Sinn Fein accused of disrespect over flag decision

Members of Mid Ulster District Council have rejected a proposal calling for Council to apologise for not flying the Union Flag at half mast from Council buildings following the passing of HRH Prince Philip.

Friday, 23rd April 2021, 4:01 pm

The vote on the proposal, brought forward by DUP group leader, Councillor Paul McLean was split down ideological lines. All 25 nationalist/republican councillors voted against the proposal while all 15 unionist councillors voted in support.

Welcoming members to a special meeting of Council, called for by Cllr McLean, Council’s Chair, Councillor Cathal Mallaghan sent his condolences to those across the district who are suffering following the loss of Prince Philip.

However, he was critical of the DUP’s response, accusing the party of attempting to “run roughshod” over the democratic decision making process.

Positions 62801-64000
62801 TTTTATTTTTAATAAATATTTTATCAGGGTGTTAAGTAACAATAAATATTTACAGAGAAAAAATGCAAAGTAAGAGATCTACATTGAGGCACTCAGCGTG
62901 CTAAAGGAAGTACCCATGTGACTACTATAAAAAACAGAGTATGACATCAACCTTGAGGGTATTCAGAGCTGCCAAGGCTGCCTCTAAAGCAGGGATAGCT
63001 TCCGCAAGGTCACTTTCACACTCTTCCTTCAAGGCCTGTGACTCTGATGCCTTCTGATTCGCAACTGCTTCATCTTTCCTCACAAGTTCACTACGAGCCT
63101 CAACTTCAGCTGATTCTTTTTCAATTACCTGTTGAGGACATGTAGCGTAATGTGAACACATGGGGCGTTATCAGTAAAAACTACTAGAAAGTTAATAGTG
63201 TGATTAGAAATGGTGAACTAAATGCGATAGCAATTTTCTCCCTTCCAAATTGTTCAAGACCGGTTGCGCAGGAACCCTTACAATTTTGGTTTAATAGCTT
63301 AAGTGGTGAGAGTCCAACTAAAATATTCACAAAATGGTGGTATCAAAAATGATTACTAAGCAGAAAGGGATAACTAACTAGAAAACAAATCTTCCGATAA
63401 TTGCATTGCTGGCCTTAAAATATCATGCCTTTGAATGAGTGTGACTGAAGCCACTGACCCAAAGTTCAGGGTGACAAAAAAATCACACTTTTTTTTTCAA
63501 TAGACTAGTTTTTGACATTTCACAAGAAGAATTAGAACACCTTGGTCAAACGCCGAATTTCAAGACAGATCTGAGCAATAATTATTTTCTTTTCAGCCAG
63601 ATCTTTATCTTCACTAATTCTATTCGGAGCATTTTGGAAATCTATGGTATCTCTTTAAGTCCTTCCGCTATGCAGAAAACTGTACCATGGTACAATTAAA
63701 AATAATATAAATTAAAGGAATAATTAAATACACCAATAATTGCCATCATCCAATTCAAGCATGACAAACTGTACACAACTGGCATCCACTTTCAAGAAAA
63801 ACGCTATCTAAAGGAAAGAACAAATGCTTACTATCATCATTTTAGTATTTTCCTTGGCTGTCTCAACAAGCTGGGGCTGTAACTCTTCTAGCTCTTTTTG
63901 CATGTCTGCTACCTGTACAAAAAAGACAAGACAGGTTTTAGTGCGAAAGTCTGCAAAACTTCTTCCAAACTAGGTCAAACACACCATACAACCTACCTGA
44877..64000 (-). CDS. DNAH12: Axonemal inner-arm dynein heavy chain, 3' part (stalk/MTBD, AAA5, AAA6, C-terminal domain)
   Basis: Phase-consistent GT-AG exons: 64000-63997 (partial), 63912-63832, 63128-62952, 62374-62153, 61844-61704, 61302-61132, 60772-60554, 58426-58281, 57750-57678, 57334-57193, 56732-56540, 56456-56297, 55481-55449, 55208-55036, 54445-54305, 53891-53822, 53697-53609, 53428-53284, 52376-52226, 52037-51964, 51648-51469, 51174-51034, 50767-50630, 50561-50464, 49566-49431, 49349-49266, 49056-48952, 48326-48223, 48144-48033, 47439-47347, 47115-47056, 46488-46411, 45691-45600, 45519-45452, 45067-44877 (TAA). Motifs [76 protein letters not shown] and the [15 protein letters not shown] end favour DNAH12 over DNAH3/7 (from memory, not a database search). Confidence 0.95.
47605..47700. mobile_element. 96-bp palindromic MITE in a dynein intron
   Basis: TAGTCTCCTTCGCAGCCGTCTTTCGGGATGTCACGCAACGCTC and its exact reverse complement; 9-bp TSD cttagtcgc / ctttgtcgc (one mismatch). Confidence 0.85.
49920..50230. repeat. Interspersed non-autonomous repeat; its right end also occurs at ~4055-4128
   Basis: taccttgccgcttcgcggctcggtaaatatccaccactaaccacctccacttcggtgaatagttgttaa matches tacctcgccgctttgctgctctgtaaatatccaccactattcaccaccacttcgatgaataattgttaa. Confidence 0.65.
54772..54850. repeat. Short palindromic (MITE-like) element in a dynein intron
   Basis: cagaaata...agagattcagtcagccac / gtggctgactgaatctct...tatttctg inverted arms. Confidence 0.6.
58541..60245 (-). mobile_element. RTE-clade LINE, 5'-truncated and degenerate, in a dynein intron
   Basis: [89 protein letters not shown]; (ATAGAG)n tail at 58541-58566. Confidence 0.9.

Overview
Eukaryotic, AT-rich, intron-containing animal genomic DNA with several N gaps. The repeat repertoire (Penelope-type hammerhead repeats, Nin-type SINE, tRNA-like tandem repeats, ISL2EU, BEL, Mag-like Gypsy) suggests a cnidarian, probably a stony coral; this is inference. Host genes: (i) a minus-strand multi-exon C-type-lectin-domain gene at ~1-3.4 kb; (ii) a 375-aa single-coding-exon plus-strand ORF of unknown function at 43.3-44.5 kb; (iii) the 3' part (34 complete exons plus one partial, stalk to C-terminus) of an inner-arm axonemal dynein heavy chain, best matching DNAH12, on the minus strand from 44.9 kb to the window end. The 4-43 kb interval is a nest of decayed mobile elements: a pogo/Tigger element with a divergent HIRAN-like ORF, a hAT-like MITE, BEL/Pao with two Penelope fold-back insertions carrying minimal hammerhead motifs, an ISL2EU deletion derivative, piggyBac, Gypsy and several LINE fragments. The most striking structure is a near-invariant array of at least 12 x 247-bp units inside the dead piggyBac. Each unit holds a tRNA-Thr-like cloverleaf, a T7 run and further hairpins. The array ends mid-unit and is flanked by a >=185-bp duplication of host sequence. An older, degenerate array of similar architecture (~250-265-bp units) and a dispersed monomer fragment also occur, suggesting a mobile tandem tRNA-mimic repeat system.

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“Little or no respect was shown to democracy if utterances from the DUP in the pages of local newspapers were anything to go by,” said the Chair.

“Their desire to run roughshod over the democratic decision making of this Council did not quite show respect to the citizens of this district.

“The idea that Council is some kind of cold house for unionism is not reflected in real life. This Council does not tolerate inequality and discrimination in any form, in fact, our flag policy ensures that.”

Councillor McLean explained the meeting had been called to allow unionists to vent their “disgust” at the “disrespectful manner” in which the many requests made to Council to fly the Union Flag at half mast have been dealt with.

“We appreciate that council officers are bound by the policy,” he said.

“However, we know that on other occasions policy has been set aside

and, in our opinion, ‘“if there is a will there is a way’, however, Sinn Fein chose on this occasion for this not to happen.”

“Unionists may only make up 15 of the 40 members but we have a right

to be heard and treated with respect.